Bereavement Leave – a bonus story for Patreon

A bonus story of the occurred-to-me-in-a-flash sort.  Warning: a bit of morbid humor here.

“Miss Hemlock, you have been on Bereavement Leave seven times this year.  Nobody has that many—”  The HR manager clearly changed what she was going to say “–grandfathers.”

“I’m sorry, Mrs. Harris, but I do.”  Juniper chose to answer what the woman had meant instead of what she’d said.  “Dead relatives, that is, not grandfathers.  I had six of those in living memory… No,  I’m afraid it was something of a chain reaction.”

“…Chain… reaction?”  Mrs. Harris had heard a lot of things in thirty years in HR.  From the look on her face, this was not one of the things she’d heard.

“So, it all started with my grandmother’s second husband, my Grandpa Rich.  You know about that one.  He lived a long life and passed away easily, may the spirits take his soul.”

We commend his soul to any god who can find it.  The funeral had been quiet, a little snarky, and full of tension.

“My Aunt Abby — my grandmother’s sister Abby — has always been a bit of a drama queen, if you’ll forgive the term, and she threw herself on the grave.  But her timing has always been off — why she never really made it on Broadway — and she did it after everyone’s back was turned.  And broke her hip.”

Juniper shook her head.  “By the time we found her — that is, my uncle Thomas and his son Tommy — she’d caught a bad fever.  She wasn’t exactly young herself, and it didn’t take her long.”

“But…” Mrs. Harris was caught up despite herself.  “Why would she…?”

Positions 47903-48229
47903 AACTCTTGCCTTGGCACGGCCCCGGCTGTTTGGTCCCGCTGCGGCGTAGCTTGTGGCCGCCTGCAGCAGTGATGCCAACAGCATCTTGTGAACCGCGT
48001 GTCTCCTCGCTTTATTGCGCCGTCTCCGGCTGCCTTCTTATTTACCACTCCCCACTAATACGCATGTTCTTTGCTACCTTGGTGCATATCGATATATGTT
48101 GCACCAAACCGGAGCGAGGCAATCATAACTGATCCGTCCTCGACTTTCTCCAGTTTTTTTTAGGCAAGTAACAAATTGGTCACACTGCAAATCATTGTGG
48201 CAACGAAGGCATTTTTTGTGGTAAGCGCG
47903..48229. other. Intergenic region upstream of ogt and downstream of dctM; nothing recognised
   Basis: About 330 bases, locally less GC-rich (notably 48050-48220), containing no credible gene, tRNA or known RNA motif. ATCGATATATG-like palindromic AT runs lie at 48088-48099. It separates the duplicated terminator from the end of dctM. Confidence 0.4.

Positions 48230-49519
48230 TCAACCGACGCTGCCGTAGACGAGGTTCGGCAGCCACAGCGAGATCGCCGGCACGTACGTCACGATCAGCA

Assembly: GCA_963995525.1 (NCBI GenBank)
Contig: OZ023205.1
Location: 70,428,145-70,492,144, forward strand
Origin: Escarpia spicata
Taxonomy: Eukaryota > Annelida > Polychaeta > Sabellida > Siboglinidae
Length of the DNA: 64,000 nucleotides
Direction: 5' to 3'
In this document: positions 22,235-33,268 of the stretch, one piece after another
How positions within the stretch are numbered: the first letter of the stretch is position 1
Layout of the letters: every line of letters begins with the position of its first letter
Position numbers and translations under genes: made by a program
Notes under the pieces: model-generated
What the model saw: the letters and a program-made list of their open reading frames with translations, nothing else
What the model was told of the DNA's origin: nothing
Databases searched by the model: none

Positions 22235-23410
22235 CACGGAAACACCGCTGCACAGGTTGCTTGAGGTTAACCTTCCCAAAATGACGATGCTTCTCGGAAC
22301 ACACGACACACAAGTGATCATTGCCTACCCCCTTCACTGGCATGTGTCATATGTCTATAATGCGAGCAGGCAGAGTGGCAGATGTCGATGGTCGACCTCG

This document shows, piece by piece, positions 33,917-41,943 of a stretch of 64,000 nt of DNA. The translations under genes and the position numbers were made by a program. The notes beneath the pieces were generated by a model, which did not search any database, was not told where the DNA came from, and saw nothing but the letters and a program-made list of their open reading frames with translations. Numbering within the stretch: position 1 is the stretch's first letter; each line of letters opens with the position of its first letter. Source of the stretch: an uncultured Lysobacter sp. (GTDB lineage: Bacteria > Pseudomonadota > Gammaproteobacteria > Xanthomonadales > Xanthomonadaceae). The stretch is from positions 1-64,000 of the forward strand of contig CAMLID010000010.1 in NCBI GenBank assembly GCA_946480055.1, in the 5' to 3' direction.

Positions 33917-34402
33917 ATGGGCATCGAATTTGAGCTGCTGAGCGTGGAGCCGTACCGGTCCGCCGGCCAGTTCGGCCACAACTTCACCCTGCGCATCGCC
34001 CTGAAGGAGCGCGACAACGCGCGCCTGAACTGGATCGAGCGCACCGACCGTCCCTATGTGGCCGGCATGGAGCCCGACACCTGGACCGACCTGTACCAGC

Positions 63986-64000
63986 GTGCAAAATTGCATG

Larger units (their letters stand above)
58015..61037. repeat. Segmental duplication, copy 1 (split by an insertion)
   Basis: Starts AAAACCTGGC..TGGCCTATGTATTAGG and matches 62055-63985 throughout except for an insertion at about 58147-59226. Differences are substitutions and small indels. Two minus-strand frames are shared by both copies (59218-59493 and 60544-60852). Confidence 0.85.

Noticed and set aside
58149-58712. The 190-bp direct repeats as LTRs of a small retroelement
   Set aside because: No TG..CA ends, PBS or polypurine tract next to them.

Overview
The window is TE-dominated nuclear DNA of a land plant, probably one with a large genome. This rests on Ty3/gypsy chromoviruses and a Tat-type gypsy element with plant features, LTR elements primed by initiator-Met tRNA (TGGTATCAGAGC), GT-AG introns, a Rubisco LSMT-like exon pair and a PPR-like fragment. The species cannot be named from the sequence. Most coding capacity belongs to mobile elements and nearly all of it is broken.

“Oh, it turns out my grandmother and Aunt Abby were fighting over my Grandpa Rich back in the day, and my grandmother won — got pregnant — first.  It was a big scandal in our little town. THeir little town, I should say.  But Uncle Thomas, my grandmother’s brother — also Thomas, we call him Big Tom — and little Tommy got in a big fight in the parking lot at Aunt Abby’s funeral, and there was some showing , and the funeral house is on a busy road.  Aunt Abby the younger  — my father’s sister — tried to break them up, and…”  She trailed off.

“Oh.  Oh no.  And is that why you went to your Aunt Abby’s funeral twice?”

“My family is not all that creative with names,” Juniper admitted.  “It gets worse.  At Abby-younger — Abseil, or Abba — well, at her will reading, there was, ah.  There was a mixup with the refreshments served.”  That was still in litigation.  It would probably be in litigation when the time came for Juniper’s funeral.  “I suppose it might have had something to do with the will, which people had been talking about for years.  Abba was a collector.  Some of the stuff was just junk — I’ll get to that — but some of it had real solid value.”

“A hoarder?” Mrs. Harris guessed.  She had leaned forward, intrigued despite herself.

“Some people would definitely call her that.  Sadly, although my great-uncle Dale was a structural engineer, he didn’t apply that to Aunt Abby’s house… and he was looking for some lithographs our great-grandmother — his mother — Huldah had left to Aunt Abby…”

“Oh no.”  Mrs. Harris leaned back.  “I apologize, Miss Hemlock.  It appears you really do have reason for all of those funerals.”

Juniper was only through five of the seven, but she understood the urge to pull back, lest the mess suck you in.  “I quite understand.  Frankly, coming a year after the mess with my mother’s family, I was expecting this meeting somewhere around Aunt Abba’s funeral.”

“Ahem. Well.  I’ve been a bit busy… Tell me, do you think—”  She trailed off, frowning.

Juniper took pity on her.  “Uncle Tom — Big Tom — isn’t in that good of health.  And my mother’s youngest uncle has pneumonia.  But I do think we’re nipped the chain reaction in the bud, as it were, with Uncle Dale’s funeral.  And either way, I’ll try to limit future time off.”

“Ahem.  Well, of course, if you need the time, you need it.  But we do appreciate it.  And, Miss Hemlock… I’m sorry for your loss.”

“Thank you.”  Juniper nodded politely at the woman.  Perhaps she wouldn’t need to invite her to a will reading or a wake, after all.

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